In 2012 matters were brought to a head (or more accurately a missing head) when a decapitated body was found on the land. The Belgian investigators required special permission to travel to the area and the administrative hurdles were particularly bothersome.
On Monday this week an agreement was finally signed that realigns the national border with the river course. The land parcels Presqu’île de L’llal and Presqu’île d’Eijsden (totalling 25 hectares) were transferred to the Netherlands , while Belgium acquired Presqu’île Petit-Gravier (5 hectares).
Thus Belgium lost around 20 hectares.
Here’s an explanatory video (in Dutch but with English subtitles)
The Guardian just reported on the Pantanal, a large swathe of mostly Brazilian wetlands. The author stated “The Pantanal is the world’s largest wetland territory. Located mostly in Brazil but also covering Bolivia and Paraguay, the wetlands cover an area of 170,500 sq km – equivalent to the combined size of Belgium, Holland, Portugal and Switzerland. “
But did the author do the maths? Let’s check.
Portugal = 92,010 sq km
Holland = 41,850 sq km
Switzerland = 41,284 sq km
Total so far = 175,144, greater than the 170,000 claimed by the author for the Pantanl.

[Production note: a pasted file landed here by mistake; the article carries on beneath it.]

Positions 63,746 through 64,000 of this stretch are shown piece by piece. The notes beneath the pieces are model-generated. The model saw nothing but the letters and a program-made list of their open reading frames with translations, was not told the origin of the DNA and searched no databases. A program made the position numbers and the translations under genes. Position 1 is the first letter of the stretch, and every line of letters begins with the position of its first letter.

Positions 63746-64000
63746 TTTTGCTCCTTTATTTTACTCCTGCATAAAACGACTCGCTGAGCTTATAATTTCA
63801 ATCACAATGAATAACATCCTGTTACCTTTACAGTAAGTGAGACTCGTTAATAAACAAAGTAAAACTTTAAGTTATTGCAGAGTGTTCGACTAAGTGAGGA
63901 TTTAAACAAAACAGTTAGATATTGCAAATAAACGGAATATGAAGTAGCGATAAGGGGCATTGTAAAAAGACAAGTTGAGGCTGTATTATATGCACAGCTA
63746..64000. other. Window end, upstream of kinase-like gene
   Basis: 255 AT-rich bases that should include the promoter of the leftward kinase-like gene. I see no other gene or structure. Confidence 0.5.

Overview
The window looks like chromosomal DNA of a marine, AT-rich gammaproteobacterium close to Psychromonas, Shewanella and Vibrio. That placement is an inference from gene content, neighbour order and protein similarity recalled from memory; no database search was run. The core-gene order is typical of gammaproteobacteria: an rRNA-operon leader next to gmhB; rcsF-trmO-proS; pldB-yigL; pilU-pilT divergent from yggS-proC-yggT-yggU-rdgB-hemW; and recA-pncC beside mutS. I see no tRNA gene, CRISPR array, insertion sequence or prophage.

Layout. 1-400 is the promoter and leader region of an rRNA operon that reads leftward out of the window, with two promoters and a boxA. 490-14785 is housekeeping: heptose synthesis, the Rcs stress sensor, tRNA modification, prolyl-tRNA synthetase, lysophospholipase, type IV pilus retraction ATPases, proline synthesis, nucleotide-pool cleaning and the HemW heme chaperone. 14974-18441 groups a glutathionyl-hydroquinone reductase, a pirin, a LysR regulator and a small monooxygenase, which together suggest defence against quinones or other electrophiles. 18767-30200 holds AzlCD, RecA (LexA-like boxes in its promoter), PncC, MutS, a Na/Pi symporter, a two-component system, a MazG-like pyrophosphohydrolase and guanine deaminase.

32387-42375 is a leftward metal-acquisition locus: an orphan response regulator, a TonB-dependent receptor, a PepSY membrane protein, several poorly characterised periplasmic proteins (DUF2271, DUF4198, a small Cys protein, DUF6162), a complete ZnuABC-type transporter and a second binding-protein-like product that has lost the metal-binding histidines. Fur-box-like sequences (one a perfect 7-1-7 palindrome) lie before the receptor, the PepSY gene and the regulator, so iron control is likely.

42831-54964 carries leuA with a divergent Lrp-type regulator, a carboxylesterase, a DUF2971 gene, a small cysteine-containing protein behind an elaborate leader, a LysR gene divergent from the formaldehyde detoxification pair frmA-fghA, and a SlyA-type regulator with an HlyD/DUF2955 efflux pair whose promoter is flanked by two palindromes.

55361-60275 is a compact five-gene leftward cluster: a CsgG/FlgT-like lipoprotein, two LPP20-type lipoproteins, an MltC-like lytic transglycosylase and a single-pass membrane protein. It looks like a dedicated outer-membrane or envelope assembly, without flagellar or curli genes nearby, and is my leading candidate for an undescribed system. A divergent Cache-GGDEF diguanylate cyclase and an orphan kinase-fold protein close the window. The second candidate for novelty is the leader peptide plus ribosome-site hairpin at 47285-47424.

So where does Belgium fit in to this equation?
The NWT Chamber of Commerce has written a letter to the territory’s environment minister asking him to shelf the proposed Thaidene Nene park around the eastern arm of Great Slave Lake.
Thaidene Nene — originally proposed in the 1970s — covers almost 30,000 square kilometres of pristine waterways, forests and Canadian Shield near the community of Lutselk’e.
“It appears inconceivable to the business community that the GNWT would be a willing partner in such a reckless annexation of potentially productive land,” wrote Richard Morland, president of the NWT Chamber of Commerce.
“You will therefore understand our alarm when we contemplate the annexation of a land area the size of Belgium, contained within the proposed Thaidene Nene [park].”
In news articles today, the Financial Times correctly measured Lebanon …
“these technologies could ease hardships endured by refugees in Lebanon, a country one-third the size of Belgium hosting well over 1m displaced Syrians”
while the Indian Express was way off the mark in measuring the Wa State in Myanmar…
“The United Wa State Army (UWSA) boasts some 30,000 soldiers who control a secretive, China-dominated statelet the size of Belgium in the remote hills on Myanmar’s eastern border.”
At 17,000 sq km, is only slightly more than half the size of Belgium.
The Washington Times carelessly compared Belgium with a nuclear testing site in Kazahkstan.
“The movement influenced the authorities to stop the testing in 1989 and two years later the Semipalatinsk testing site, a vast region the size of Belgium, was closed.”
This is a miss by some 40%. A Wikipedia entry describes the testing site to be 18,000 sq km whereas frequent readers of this blog will know that Belgium covers 30,000 sq km.